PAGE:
[quote author=“dumanis”]But since you are so vehemently arguing that one’s integrity has no bearing on the truth of their arguments (which sentiment I opened my last post with!), why do you not think it pointless to impugn me on a very similar charge of the honesty of my intentions (“distraction,” “unbecoming”)? Isn’t this pretty much just a form of ad tuum?
Not especially. Not that I was impugning your integrity yet. I might be guided in an evaluation of the sincerity of your beliefs by many things. Referring me to what you have written as a form of argument is not a great start where I am concerned. Who has vetted your work?
Isn’t it also true that if there really are facts at issue, then personal integrity is irrelevant? If everyone knows the facts, then nobody’s lying makes one whit of difference. The fact is that it is Christianity which produces nothing that compels belief in its mythology or persuades anything but blind obedience to its instruction. The claims of any of thousands of other “belief” systems are no less persuasive, and that is what its critics are beginning to mention these days.
Perhaps you would care to list the compelling facts for us! An eternity in heaven or hell for sheep and goats respectively? I think somebody else thought of that one first. A “savior” that rescues us from original sin? How so? Persuade me that the concept is in any way unique. You may have to show me the money.
You are left attempting to hold the critique of Christianity to account armed with nothing but weak attempts to frame the debate as a discussion among equals.
[quote author=“dumanis”]But it is impossible to erase some element, so way, of fear from the moral equation. I have not completely worked this out, but someone will always be there to enforce the rules.
I am waiting with baited breath for you to work this one out. Any time. I am aware of the difference between a real cop armed with a truncheon and, say, an invisible sky god armed with an invisible sky truncheon.
To argue that lying is wrong “because we have the prima facie obligation to tell the truth to other rational agents,” is to argue that lying is wrong because lying is wrong.
Not my argument, but I’ll try to tweak it so it looks good to me: We do not “have” a prima facie obligation to tell (or believe) the truth. We ‘find’ it prudent to tell the truth (when facts are at hand, but are not available to all) since we understand the effect it might have on us were the situation to be reversed. I think that is what it means to be a “rational agent”. If we do not understand the reciprocity, one could make the case that we are not entirely rational. I think we do the best research we can and then rely on trusting others. Morality does not save us the obligation of due diligence and understanding the “doubt” part of “reasonable doubt”. Theistic morality looks like nothing so much as a way to wriggle out of living with the obligations of due diligence and reasonable doubt in order to get to the other side of the equation in what we believe.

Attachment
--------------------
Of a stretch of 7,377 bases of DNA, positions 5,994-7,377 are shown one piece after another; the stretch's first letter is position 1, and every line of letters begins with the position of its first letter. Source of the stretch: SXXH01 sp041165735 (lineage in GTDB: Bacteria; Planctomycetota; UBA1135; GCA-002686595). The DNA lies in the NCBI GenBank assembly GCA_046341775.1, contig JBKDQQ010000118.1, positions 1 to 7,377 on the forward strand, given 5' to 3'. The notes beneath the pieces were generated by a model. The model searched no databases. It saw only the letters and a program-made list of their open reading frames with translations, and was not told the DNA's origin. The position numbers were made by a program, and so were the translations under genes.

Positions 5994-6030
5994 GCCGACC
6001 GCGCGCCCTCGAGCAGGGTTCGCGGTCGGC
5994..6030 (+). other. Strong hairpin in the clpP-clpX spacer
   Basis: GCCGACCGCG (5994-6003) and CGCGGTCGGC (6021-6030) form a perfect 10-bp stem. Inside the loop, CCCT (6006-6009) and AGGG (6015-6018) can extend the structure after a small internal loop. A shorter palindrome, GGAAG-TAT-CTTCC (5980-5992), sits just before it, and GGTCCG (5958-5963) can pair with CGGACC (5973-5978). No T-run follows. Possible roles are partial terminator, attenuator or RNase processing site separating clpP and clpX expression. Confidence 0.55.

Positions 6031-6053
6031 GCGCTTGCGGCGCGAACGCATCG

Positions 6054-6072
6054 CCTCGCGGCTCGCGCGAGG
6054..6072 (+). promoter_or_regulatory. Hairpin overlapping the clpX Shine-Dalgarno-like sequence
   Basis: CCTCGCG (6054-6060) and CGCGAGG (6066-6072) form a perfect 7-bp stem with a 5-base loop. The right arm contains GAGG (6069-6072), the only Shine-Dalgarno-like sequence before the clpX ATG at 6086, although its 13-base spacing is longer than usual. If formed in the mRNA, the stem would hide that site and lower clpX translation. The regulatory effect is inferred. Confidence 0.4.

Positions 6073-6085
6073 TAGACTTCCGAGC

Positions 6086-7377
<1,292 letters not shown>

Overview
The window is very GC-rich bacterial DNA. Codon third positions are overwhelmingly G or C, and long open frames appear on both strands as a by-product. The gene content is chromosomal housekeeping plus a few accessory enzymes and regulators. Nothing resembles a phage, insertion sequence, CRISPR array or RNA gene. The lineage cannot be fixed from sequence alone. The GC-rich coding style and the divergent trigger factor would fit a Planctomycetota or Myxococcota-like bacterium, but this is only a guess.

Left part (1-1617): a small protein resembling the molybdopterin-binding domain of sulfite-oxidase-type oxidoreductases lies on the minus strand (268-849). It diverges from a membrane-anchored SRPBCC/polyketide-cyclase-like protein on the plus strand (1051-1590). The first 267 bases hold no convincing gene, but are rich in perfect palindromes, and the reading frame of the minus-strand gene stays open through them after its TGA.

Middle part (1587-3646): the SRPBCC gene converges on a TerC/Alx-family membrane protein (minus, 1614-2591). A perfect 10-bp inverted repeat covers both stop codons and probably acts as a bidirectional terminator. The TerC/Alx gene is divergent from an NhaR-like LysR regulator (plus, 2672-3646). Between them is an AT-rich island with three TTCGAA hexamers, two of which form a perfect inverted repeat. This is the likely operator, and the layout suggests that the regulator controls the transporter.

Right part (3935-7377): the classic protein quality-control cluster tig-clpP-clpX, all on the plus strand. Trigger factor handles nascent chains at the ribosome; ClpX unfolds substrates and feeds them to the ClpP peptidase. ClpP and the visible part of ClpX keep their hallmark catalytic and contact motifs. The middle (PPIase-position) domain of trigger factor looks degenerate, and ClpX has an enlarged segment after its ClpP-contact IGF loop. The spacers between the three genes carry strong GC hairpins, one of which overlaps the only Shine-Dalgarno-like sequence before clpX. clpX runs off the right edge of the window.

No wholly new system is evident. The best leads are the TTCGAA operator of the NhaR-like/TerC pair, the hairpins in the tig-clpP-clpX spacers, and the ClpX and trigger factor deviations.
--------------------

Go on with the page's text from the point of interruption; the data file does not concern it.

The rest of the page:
I am satisfied with an evolutionary origin for “rationality”. We talk about it a lot, but nobody ever really compares it with anything that might serve as a standard of “rationality”. You can fool some of the people some of the time; we can fool ourselves some of the time. I think Freud said that.
To apply this to any examples in the discourse between theology and atheism, one must first presume that any “facts” are at hand. There is no such thing as lying when no facts are present. Making promises on which no one can deliver is another can of worms entirely, especially if the aim of the promise is to induce fear and obedience. Call it intimidation if you like, but I do not place it under the rubric of “lying”.